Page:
New research released this week reveals that the number of US CEOs to depart in 2018 was an alarming 25 per cent higher than in 2017.

By Lisa Smyth


Posted on January 11, 2019

In a tight labour market and a constantly changing business environment, CEOs are departing their jobs at numbers not seen since the recession. The outplacement firm Challenger, Gray & Christmas reported that more than 1,450 US CEOs left their posts in 2018, the second highest number on record after departures peaked at 1,484 in 2008.

“There’s a lot of uncertainty as we begin 2019. While the job market is strong, with low unemployment and strong hiring numbers, the stock market is in near-constant flux; trade concerns loom in many industries, including manufacturing and technology; and the regulatory environment may change with a new Congress,” said Andrew Challenger, Vice President of Challenger, Gray & Christmas.

The 25.2% jump from the 2017 total of 1,160 was predominately due to retiring CEOs (403), resignation (283) and those that stepped down into other roles in the company (355), usually a board chair position.

PepsiCo CEO, Indra Nooyi, announced her retirement in August after 12 years at the helm of the beverage behemoth – she was one of 40 ‘food’ CEOs to depart in 2018. The government/non-profit sector had the highest turnover by far, with 276 exits, followed by the financial sector (154) in the number two spot and technology (152) coming in third.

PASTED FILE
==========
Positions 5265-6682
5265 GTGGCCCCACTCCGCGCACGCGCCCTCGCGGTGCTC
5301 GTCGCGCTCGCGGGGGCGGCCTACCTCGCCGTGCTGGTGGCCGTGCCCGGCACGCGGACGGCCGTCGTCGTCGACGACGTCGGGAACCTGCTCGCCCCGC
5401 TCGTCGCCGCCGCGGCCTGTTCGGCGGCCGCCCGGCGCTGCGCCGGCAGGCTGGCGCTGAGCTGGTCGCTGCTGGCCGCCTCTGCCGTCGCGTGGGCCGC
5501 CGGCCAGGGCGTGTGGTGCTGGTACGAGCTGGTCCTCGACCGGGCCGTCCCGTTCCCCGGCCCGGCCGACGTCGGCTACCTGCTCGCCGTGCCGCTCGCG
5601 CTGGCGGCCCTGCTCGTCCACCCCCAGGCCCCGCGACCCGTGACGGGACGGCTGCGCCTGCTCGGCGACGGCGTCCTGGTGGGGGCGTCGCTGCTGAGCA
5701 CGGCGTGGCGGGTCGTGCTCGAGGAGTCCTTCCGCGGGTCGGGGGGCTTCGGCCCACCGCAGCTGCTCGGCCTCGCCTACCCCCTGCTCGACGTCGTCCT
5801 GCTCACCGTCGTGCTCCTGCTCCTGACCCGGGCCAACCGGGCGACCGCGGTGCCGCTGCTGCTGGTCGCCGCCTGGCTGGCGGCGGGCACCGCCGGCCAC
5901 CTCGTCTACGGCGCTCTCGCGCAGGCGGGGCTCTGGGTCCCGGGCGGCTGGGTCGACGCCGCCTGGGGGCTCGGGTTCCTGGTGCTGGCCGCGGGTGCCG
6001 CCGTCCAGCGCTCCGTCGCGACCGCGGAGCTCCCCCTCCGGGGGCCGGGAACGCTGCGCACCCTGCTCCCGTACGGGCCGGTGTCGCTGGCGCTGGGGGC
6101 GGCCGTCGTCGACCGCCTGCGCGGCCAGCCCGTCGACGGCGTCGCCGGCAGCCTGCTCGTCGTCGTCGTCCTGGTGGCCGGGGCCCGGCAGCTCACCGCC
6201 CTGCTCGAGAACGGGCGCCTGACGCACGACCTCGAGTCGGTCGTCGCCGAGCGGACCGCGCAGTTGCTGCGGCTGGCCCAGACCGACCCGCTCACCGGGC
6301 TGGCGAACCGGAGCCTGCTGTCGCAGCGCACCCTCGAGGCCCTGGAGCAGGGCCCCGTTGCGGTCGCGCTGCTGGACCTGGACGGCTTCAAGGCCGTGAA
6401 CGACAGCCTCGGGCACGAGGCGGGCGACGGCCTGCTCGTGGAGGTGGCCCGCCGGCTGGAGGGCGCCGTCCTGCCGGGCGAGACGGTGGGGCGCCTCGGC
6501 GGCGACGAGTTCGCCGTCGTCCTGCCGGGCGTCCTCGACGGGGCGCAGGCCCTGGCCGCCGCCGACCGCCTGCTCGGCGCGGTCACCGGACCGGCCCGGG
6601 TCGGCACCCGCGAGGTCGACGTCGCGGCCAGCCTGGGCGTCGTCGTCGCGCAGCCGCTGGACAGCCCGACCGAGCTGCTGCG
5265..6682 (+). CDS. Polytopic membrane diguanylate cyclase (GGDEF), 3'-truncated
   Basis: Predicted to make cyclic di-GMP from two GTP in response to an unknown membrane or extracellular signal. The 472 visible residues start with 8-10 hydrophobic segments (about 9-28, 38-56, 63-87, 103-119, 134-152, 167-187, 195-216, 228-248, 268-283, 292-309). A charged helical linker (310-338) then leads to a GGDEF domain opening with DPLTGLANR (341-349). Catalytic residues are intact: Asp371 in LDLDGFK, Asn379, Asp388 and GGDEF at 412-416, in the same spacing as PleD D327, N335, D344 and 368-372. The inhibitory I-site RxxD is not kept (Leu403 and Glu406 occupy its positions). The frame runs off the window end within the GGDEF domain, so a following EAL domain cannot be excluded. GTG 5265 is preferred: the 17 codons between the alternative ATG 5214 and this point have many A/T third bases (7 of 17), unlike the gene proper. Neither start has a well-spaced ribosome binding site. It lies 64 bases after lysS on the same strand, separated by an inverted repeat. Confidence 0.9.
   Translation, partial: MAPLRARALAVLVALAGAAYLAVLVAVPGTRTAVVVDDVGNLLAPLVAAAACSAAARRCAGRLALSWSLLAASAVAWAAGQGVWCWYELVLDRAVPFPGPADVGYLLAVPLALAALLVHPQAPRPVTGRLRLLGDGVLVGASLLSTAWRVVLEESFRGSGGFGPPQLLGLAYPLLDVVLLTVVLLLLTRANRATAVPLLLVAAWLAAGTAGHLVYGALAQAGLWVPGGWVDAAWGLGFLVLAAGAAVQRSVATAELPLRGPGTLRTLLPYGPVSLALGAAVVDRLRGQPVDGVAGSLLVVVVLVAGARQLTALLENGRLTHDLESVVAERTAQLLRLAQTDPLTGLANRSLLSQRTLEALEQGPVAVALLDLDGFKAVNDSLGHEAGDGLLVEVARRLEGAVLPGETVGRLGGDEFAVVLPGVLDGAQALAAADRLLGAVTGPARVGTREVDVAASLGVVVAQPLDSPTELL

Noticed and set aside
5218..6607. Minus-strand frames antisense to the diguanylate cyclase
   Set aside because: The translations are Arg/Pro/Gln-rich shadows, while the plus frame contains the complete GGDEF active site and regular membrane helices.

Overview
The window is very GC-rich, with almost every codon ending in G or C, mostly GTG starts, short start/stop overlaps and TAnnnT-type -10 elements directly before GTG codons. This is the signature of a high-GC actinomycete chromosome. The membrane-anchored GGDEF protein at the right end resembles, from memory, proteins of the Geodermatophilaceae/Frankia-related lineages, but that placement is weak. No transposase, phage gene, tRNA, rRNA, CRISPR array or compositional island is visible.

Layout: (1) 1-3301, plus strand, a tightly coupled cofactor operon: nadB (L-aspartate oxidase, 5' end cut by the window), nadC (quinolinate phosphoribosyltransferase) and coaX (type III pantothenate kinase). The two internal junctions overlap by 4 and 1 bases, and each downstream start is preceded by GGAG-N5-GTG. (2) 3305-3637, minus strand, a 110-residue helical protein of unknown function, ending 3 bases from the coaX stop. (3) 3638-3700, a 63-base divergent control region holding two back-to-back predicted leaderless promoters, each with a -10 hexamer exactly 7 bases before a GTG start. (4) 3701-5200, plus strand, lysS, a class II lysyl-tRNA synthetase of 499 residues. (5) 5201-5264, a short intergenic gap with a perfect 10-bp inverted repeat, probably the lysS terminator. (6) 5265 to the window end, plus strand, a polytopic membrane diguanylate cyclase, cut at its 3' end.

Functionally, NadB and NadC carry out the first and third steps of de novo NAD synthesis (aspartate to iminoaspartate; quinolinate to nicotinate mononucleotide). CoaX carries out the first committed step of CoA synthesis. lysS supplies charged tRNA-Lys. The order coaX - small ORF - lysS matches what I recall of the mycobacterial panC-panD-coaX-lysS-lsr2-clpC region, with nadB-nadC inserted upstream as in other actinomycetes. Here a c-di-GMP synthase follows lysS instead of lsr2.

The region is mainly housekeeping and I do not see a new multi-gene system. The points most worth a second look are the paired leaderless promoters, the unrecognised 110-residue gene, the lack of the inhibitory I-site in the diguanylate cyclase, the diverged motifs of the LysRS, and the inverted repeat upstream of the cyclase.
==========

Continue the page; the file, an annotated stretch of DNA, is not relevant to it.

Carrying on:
The #MeToo movement was keenly felt across business in 2018, with many boards facing pressure to enforce company policies regarding misconduct, even at the highest levels. Eight CEOs left amid sexual misconduct allegations, including CBS Corporation CEO Leslie Moonves who was forced to resign after a dozen women accused him of inappropriate behaviour and sexual assault dating as far back as the 1980s.

Another four CEOs left due to allegations of professional misconduct. Intel Corporation CEO Brian Krzanich resigned in June after the board learned he had a consensual relationship with an employee, which violated company policy. He is now CEO at CDK Global.

Twenty-three CEOs were terminated by their boards, with Challenger noting “boards are anticipating a changing environment and putting leadership in place who are capable of succeeding in it”.

Challenger, Gray & Christmas began tracking CEO departures in 2002 and rely on SEC filings, company press releases and news reports to tally its results. It only includes American companies that have been in business for at least two years.